No one was around. He wrinkled his brow, wondering at the apparent lax security. He stepped into the cave and finally heard the sound of laughter and voices. He moved forward, careful to not make any noise. As he advanced, the voices grew louder and firelight bounced of the sides of the tunnel.

"Twenty-five thousand dollars! Who would've thought that dust bin of a town would have so much money in its bank? That's almost . . . almost . . . uh . . . three thousand each?" The comment was greeted with a roar of laughter.

"Yeah Dooley, that's right. Four thousand dollars for each," growled a deep voice. "I tell you what though, I'm thinking it might be a bit more. That damned sheriff killed Billy. I saw it myself and I'd be willin' to bet my share that he's the one that winged you, Frank."

"You really saw him shoot Billy? If that's so, then I wouldn't doubt it that he did shoot me. What you reckon we should do, Luke?"

"I'll tell you what we're gonna do, we're gonna gun that two-timing back-stabber down, that's what!"

Steele stayed put and let the conversation drift back to dividing the money and the planned route into Arkansas before he made his move.

"Hello boys," said Josiah as he stepped around the corner and saw the three men sitting around the fire, one with his left arm in a sling.

"What the . . . " came the startled expression from Luke, a huge, ugly man. He started up, his hand reaching for his pistol, but before it got there, he relaxed and smiled.

"Ah, it's you. That job came off just like you said it would, Steele. Now we have just one little change to make to the—"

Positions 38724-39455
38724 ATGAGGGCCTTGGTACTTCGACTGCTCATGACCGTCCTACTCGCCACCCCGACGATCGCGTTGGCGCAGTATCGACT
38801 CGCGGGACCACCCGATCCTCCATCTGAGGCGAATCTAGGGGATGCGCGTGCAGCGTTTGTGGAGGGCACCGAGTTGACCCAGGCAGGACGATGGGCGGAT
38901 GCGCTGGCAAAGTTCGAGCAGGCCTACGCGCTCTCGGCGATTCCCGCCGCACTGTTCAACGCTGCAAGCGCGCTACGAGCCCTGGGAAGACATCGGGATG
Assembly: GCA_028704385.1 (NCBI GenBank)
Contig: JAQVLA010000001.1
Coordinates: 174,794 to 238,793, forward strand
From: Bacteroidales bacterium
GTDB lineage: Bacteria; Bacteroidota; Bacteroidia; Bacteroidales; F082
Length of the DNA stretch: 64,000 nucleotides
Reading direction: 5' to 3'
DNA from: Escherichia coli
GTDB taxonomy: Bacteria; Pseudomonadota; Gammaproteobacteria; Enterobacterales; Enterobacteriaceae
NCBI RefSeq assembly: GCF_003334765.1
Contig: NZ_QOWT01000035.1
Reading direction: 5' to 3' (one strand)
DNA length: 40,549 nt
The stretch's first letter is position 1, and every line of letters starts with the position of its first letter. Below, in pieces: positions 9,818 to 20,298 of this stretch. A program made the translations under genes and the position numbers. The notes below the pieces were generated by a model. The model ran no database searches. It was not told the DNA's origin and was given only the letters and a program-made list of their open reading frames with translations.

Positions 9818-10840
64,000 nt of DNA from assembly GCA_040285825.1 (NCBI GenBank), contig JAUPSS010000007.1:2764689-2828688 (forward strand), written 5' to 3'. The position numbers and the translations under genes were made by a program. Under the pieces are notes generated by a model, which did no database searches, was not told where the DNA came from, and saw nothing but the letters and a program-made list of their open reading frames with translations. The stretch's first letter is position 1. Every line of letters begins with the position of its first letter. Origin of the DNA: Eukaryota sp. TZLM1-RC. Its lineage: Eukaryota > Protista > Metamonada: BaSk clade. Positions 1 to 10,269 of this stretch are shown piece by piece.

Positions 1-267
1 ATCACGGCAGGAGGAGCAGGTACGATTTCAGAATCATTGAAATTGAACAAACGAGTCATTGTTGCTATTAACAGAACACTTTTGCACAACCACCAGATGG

Josiah palmed his gun and fired six shots, two for each man, so fast that it was one continuous roll of thunder. Surprise filled the bandits' eyes as they absorbed the .45 caliber slugs. Josiah's ears rang loudly from the gunfire and he didn't notice when the sound died away. He quickly reloaded then walked to the bodies strewn about the cave, checking for signs of life. There were none.

He gathered up the money and stuffed it back into the saddlebags lying next to Luke, then went outside. He threw the bags over his horse's rump and tied them down over his own bags. Walking around the horse, he opened his own saddlebag and dug something out and walked back to the cave opening. He entered again and came back out leading three unsaddled horses. He slipped their bridles off and slapped their hindquarters, yelling at the same time. The horses took off down the path, tails held high.

He turned to the cave and dug out a small hole next to the opening, just big enough to accept the stick of dynamite he'd taken from his bag. He reckoned he had a good two minutes of fuse, which he lit, then hurried to his own horse. He galloped back to the steep trail, started up the hill and had not gone far when the stillness of the canyon was rocked by the explosion. He paused and turned, looking at the smoke and dust rising into the sky.

"Well Dollar," he said to his horse, scratching the bay's neck, "looks like we upheld justice. We got rid of some no-good outlaws, plus the stinkin', greedy cowards in Harperville have paid, at least a little bit, for Edith."

As he nudged Dollar forward, he added, "I've always wondered what Montana was like. Let's head north and check it out."

Dollar wiggled his ears and continued up the slope.

The End

R. J. Gahen is a retired Air Force pilot whose passions are flying, writing, and spending time with his kids, grandkids and wife. He grew up reading westerns and enjoys spinning yarns of his own. He hopes you enjoy them too. Look for his blog to be up and running soon with his frontier tales and other writings from all genres.